Happy Meals May Start Making Children Sad -I’m Happy About it

happy meal
Ever feel coerced into buying a Happy Meal so your child can get the toy? Well, Santa Clara County , California is the first to vote in favor of banning toys from children’s meals that don’t meet certain nutritional standards.  They’re taking a stand against childhood obesity, and I applaud them for that.

This may sound crazy, but I think banning toys from kids’ meals will not only help obese children, but also help parents like me.  I gotta admit, I’m a sucker for kids getting a prize with the meal.  A meal with a toy is a convenient way to celebrate a game won, getting through a Doctor’s appointment with minimal tears or simply to put a smile on my children’s faces.  Just yesterday, I was at a McDonald’s drive thru, which was still giving away How to Train Your Dragon figures.  What’s up with that? – everyone knows they’re now touting Barbie in a Mermaid Tale. Well, maybe not everyone, but certainly my daughter, who was ready to try another Micky D’s in search of her booty.  When the woman croaked through the speaker that they in fact would be able to give us a Barbie prize, I smiled and gave her my order.  Let’s face it, the toys are truly the happiest part of the meal. That’s why I think the ban is brilliant; it’s cutting the tie between junk food and reward.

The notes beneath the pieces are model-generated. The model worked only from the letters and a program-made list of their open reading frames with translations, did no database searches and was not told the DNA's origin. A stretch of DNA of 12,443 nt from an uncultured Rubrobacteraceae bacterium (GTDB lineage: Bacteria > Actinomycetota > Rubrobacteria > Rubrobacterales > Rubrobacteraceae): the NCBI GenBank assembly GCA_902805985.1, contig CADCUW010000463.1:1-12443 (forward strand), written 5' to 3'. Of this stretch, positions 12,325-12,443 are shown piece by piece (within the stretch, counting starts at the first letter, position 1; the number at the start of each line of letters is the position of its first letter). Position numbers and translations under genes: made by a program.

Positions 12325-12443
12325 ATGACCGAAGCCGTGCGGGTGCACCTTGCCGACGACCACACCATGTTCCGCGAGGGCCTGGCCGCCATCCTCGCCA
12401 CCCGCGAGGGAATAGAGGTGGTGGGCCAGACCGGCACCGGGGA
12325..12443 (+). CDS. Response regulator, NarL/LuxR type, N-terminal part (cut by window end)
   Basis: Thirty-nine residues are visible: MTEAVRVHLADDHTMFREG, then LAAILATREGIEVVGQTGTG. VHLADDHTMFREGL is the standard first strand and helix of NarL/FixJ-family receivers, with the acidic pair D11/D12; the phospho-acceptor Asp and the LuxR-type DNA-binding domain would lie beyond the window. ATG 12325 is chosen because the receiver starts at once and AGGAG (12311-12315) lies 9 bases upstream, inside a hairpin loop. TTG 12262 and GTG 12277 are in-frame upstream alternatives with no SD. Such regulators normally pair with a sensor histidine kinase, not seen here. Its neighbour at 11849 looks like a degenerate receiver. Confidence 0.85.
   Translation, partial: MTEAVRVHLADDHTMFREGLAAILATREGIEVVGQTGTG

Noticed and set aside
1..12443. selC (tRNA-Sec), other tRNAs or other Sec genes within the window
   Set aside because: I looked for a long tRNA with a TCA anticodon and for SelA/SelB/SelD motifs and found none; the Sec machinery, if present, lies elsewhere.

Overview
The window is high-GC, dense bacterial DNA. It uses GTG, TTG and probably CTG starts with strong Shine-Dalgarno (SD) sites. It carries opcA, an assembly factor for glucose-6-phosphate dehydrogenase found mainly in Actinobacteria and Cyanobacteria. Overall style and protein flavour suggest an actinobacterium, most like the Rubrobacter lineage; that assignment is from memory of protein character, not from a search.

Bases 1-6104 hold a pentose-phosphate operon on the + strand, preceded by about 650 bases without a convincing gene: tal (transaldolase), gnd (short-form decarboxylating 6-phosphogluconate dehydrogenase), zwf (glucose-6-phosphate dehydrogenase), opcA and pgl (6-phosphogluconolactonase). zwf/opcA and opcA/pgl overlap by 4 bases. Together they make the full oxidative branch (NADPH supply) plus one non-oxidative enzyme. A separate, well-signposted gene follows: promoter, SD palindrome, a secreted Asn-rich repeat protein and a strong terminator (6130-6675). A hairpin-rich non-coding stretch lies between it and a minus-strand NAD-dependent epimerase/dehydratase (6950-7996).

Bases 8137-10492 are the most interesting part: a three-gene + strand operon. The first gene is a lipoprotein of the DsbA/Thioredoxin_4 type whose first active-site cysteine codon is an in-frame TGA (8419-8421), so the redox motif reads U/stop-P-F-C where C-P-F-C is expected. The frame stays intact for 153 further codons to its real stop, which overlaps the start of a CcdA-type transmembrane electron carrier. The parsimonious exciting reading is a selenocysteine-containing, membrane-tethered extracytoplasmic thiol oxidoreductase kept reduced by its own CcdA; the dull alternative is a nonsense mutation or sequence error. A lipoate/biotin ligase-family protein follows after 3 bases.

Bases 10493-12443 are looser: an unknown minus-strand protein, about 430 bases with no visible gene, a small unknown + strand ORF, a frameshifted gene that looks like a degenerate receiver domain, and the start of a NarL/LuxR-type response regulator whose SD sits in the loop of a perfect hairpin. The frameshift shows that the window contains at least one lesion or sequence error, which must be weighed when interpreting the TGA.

There are lots of reasons parents turn to fast food, they find the meals cost conscious, convenient, and the smiles on their childrens’ faces make them feel like they’ve done something good.  Unfortunately these meals, that are anything but healthy, are contributing to the obesity epidemic.  The CDC says the obesity rate in children has more than tripled in the last 30 years. I can’t help but think that the lack of nutritious options at fast food chains has added to those statistics.  The toy prizes are simply the bait at the end of the hook.

I don’t mean to sound like a Grinch.  As evidenced, I get the value of the prize.  I may even have some California Raisin figures and plastic chicken McNuggets dressed as pirates, circa 1984, floating around my house.  It’s because I know how fun it is to “collect them all,” that I agree with this necessary measure to make fatty childrens’ meals less enticing.  The ban is only for meals that are over 485 calories, which by the way, includes any meals you would find at a drive-thru.  Rather than hearing about how the fast food chains will fight this ordinance, I’d like to hear about the new healthier meals they’re creating to come in under the calorie count.  I’m no therapist, but shouldn’t rewards be associated with something good?

11 thoughts on “Happy Meals May Start Making Children Sad -I’m Happy About it

  1. Barry

    Great article. It would be wonderful if fast food restaurants put that little extra effort into a little more nourishment. They have a captive audience, the kids and the parents.

    Reply
  2. Bari

    Finally, someone with some sense understands the true meaning of positive reinforcemt! It’s not reward just for the fun of it. It’s reward for the completion of a desired behavior. I suggest getting a bunch of
    inexpensive little toys (preferably not
    from China) and give one to your child as he or she makes a
    healthy food choice. That way they learn to choose good food independant of any restaurant program. If McDonald’s gets the point that parents won’t
    accept unhealthy choices for their kids and the kids won’t demand them (cause mommy’s got toys in her pocket) they just may get motivated to change the menu.

    Reply
  3. Pam